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Often we hear (and I have said) when it comes to body composition change (fat loss versus muscle gain), it comes down to a matter of calorie balance (calories taken in versus calories spent). While this is true, there are some caveats. One of them is protein.

A gram of protein is equal to four calories and thereby contributes to the total calorie input. In this manner, it is the same as carbs and fat (which also obviously contribute to total calories for the day, four and nine respectively per gram). However, there is one major difference that separates protein from carbs and fats.

Protein is the only nutrient that is responsible for the repair of tissues in the body. For our focus, this of course is muscle tissue. On the other hand, carbs and fats can both be used for energy. This is why people can function in a high fat or a high carb diet. You can even use protein as energy. However, your body can't use fat and carbs to repair muscle tissue.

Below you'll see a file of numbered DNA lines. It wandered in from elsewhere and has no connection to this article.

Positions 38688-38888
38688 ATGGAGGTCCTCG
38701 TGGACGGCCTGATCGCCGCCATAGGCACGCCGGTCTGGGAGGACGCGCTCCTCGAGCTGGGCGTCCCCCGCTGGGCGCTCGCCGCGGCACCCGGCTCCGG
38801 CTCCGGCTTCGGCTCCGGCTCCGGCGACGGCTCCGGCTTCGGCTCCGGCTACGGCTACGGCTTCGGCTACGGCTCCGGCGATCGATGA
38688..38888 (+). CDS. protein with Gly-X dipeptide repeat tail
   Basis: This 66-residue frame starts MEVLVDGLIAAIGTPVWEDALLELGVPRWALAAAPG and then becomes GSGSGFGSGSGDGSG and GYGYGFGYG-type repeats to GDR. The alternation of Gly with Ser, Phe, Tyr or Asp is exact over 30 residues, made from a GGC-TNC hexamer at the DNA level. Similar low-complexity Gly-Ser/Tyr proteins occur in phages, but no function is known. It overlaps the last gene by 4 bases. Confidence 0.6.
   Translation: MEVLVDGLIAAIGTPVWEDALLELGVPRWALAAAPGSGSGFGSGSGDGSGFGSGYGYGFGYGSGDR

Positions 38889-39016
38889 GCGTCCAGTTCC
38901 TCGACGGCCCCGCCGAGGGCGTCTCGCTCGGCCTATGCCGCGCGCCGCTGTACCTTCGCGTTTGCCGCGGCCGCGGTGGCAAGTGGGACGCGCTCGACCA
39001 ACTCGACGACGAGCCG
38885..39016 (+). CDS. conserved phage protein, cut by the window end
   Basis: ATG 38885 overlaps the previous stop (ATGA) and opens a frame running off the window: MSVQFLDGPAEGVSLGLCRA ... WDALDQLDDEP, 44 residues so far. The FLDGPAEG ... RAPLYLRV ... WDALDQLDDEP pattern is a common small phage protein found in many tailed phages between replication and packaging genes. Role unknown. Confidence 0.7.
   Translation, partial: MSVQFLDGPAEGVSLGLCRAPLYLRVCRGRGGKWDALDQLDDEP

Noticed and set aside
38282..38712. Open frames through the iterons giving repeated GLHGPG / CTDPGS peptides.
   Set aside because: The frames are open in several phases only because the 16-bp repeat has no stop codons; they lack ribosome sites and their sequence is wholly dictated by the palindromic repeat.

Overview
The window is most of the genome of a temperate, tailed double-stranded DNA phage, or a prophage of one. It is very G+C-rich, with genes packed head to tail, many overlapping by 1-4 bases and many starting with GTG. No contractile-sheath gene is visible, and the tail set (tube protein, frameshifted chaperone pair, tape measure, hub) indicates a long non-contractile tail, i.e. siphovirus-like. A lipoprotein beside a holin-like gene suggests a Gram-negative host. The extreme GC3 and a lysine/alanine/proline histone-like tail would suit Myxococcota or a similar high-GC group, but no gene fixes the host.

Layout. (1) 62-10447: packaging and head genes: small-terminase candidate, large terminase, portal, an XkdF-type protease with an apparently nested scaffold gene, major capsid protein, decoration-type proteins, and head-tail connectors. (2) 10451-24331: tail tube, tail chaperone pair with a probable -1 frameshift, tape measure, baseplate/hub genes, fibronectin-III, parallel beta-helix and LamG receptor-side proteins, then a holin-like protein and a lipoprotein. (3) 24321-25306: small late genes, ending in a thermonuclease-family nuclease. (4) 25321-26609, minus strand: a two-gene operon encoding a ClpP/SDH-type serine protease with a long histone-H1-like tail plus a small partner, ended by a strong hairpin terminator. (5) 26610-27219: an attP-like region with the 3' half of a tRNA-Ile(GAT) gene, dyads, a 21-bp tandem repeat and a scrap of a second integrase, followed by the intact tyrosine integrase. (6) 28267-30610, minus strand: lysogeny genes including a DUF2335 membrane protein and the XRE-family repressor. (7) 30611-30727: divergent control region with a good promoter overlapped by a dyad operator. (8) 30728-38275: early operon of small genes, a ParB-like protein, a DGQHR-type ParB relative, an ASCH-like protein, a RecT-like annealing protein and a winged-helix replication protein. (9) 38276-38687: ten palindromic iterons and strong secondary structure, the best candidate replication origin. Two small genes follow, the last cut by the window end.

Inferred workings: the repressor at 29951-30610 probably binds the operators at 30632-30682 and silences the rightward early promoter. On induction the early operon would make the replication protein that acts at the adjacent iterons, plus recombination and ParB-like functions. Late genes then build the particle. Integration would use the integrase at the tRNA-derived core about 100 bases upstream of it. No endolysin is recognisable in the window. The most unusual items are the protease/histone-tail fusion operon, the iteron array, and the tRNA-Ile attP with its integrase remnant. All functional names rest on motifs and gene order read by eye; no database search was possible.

That being said, while yes, hitting total calories for the day is primary, if you don't meet your body's protein requirements, you are really limiting not just performance but also recovery (and a whole host of other factors). Carbs and fats cannot make up for missing the mark on protein. This is why I focus on a macros based approach to help specify calorie content.

So yes, hit your calories and also nail your macros but while there is a bit of leeway between fats and carbs, don't neglect that protein.


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